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THE RWANDA NATIONAL CONGRESS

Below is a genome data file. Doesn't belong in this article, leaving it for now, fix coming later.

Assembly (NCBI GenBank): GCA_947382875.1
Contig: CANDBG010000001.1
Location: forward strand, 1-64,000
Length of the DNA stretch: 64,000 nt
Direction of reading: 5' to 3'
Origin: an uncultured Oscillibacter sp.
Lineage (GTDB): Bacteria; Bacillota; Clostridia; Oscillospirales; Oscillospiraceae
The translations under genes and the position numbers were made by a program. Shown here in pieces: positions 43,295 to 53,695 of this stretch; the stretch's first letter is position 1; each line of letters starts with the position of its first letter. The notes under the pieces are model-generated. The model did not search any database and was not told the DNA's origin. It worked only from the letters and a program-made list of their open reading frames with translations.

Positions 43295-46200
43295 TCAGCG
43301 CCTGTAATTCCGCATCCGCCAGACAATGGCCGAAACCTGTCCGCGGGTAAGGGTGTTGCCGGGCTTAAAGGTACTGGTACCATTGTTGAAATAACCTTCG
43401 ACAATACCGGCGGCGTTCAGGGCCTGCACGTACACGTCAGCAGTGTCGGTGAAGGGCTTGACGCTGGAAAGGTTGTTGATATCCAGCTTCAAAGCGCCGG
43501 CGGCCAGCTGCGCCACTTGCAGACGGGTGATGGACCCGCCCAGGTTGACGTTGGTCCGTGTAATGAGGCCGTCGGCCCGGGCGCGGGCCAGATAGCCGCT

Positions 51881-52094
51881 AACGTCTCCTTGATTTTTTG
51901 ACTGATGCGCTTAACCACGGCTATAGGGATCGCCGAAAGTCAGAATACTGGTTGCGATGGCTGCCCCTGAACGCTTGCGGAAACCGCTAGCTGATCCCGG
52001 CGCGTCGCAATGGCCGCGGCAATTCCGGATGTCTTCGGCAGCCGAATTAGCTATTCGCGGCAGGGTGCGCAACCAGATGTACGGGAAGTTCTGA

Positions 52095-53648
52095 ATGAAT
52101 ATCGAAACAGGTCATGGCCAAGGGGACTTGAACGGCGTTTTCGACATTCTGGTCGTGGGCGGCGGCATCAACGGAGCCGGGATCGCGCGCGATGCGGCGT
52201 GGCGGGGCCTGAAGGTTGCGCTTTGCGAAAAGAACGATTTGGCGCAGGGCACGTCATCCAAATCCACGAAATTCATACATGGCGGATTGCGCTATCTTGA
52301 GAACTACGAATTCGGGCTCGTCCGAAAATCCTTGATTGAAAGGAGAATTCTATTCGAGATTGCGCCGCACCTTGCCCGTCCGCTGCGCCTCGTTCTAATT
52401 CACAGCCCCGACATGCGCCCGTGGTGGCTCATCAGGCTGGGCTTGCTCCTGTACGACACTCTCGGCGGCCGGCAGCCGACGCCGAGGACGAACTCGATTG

We, the Citizens of Rwanda who are signatories to this Proclamation, met in Bethesda, Maryland, in the United States of America on 11 - 12 December 2010, to discuss strategies for resolving the explosive political impasse that prevails in Rwanda and to envision a new nation embedded in human dignity, mutual respect, freedom, liberty, justice, and democracy. We firmly believe that all human beings have an inherent right to live in peace and freedom and to the fair use of, and accessto, the resources with which their nations are endowed for the promotion of the well-being of all citizens.. Every person is entitled to the rights promulgated by the Universal Declaration of Human Rights, the International Covenant on Civil and Political Rights, the African Charter on Human and Peoples Rights, and other international conventions and instruments that explicitly establish and protect the full range of universal human rights. The principal rationale for the existence of government is to facilitate the realization of these fundamental and inalienable rights for all citizens. Rwanda is an ancient nation. No doubt, every government that has exercised control over the Rwandan state during the course of our country's long history can rightfully be credited for developments that have been of benefit to its citizens. On balance, however, virtually every Rwandan government has historically preyed on the citizenry and has suppressed the realization and enjoyment of the inherent and universal rights of those whom it governed. Autocratic government (in the form of a government controlled by an absolute monarch or an all-powerful president) has generally been the norm during our history. While Rwanda is a diverse society, the diversity of its national character (based on class, ethnic identity, religion or region of origin) has often been manipulated by elite political leaders to satisfy their selfish and egoistic interests and to acquire or monopolize power and access to resources. Our people have never had the opportunity to fully realize their aspirations for freedom, security and prosperity. During its long history, Rwanda have never been provided with a political environment wherein all of its citizens, regardless of their beliefs or origins, were able to exercise their inherent rights. Instead, every group that has assumed